delivery trucks) should cross as few tracks as possible and preferably none.

One feature that is very useful in a transit yard is a long stretch of embedded track without OCS.
This would become the location where new light rail vehicles can be offloaded from a lowboy
tractor trailer. The roadway system should be configured so that these oversized load trucks can

Track Design Handbook for Light Rail Transit, Second Edition

access the embedded track, offload the LRV, and then exit the site, preferably without requiring
long backup movements. With delivery of LRVs, the truck leaves the yard complex usually after
the teamster has compressed the stretched trailer down to an ordinary legal length. However, the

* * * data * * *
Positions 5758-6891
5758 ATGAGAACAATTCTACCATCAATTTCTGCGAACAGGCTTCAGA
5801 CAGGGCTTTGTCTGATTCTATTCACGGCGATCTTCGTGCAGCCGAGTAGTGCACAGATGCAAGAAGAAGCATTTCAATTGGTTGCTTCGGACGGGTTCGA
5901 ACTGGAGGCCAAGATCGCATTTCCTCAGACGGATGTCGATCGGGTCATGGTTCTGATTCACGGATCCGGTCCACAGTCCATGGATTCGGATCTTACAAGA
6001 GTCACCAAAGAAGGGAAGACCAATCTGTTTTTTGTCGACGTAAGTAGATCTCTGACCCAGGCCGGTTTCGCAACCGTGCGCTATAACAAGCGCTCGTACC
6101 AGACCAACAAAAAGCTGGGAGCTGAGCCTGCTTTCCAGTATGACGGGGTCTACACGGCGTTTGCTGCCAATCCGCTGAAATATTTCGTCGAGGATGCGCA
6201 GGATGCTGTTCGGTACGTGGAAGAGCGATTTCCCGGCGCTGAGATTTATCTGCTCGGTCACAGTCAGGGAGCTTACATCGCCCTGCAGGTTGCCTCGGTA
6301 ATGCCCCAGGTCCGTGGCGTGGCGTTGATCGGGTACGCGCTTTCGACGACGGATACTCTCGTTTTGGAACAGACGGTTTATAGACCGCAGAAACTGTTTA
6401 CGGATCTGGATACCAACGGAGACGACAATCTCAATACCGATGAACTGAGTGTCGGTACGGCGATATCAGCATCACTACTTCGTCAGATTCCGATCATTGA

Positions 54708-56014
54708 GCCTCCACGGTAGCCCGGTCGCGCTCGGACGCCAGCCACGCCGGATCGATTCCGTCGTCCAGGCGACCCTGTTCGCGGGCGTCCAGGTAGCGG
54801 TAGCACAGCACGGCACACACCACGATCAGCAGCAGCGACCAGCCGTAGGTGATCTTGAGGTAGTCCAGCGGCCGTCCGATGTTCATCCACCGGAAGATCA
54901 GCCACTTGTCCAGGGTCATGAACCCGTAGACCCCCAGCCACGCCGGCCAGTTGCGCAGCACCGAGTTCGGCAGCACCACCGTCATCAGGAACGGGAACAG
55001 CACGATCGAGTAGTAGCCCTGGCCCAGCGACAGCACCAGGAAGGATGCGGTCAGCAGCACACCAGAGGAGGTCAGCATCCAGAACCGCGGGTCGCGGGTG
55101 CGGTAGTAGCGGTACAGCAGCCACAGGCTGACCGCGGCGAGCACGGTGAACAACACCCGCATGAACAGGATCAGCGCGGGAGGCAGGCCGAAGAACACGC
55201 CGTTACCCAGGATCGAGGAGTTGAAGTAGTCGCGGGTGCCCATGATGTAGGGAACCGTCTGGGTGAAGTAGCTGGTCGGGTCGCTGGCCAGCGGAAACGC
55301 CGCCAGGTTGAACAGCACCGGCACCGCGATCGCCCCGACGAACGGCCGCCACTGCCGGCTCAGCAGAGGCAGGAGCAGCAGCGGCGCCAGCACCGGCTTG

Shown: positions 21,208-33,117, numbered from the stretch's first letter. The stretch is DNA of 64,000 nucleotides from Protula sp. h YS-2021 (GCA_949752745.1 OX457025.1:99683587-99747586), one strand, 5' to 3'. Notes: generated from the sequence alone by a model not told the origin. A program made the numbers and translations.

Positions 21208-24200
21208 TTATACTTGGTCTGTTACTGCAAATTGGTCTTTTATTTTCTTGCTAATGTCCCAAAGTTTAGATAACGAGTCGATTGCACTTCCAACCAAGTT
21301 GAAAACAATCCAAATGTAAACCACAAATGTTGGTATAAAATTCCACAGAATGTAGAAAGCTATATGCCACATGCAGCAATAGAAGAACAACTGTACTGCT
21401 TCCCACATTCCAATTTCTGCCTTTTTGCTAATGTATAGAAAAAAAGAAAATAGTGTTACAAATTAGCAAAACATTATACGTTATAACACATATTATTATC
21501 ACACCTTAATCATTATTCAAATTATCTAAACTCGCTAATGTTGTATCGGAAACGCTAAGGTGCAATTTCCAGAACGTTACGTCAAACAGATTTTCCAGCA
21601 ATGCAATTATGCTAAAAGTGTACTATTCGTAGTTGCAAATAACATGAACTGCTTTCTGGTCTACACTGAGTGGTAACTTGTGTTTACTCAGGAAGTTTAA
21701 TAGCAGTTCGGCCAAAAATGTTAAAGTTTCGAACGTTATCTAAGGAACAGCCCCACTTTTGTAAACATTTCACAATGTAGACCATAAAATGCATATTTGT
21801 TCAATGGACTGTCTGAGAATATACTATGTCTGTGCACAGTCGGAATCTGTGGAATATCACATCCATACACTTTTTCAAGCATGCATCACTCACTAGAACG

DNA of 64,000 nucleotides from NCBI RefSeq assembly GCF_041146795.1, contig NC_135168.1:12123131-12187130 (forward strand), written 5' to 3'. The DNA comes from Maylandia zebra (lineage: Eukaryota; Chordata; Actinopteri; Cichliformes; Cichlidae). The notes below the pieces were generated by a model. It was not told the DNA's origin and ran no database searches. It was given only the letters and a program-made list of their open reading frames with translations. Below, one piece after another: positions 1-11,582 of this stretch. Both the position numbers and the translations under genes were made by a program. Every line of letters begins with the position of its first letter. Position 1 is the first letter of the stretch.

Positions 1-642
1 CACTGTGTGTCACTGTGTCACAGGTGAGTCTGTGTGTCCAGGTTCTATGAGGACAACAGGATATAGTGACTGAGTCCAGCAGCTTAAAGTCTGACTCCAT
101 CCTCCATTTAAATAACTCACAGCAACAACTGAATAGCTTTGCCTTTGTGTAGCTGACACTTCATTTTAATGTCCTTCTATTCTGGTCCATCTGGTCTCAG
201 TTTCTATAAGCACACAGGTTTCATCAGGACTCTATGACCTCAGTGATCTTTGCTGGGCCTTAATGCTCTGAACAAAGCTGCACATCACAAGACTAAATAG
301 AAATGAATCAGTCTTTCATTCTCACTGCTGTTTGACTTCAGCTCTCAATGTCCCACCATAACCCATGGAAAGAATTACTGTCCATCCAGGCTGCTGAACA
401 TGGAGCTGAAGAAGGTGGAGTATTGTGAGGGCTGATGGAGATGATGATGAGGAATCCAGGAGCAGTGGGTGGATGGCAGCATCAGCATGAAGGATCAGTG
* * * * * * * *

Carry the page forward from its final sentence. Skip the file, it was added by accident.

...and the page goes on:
reverse situation also occurs—LRV’s being loaded onto a trailer and heading off site, perhaps for
a mid-life rebuild at a manufacturer’s facility. Accordingly, the roadway system to and from the
unloading track should be as flexible as possible.

Additional discussion relative to yard and shop trackwork can be found in Chapters 4, 5, and 6.


Railroad tracks to be relocated or in joint usage areas are designed in conformance with the
requirements of the operating railroad and the AREMA Manual for Railway Engineering, except
as recommended herein. As a guideline, recommended criteria are given below.

3.7.1 Joint Freight/LRT Horizontal Alignment

The horizontal alignment for joint LRT-railroad/freight tracks consists of tangents, circular curves,
and spiral transitions based on the preferred maximum LRV design speed and the required FRA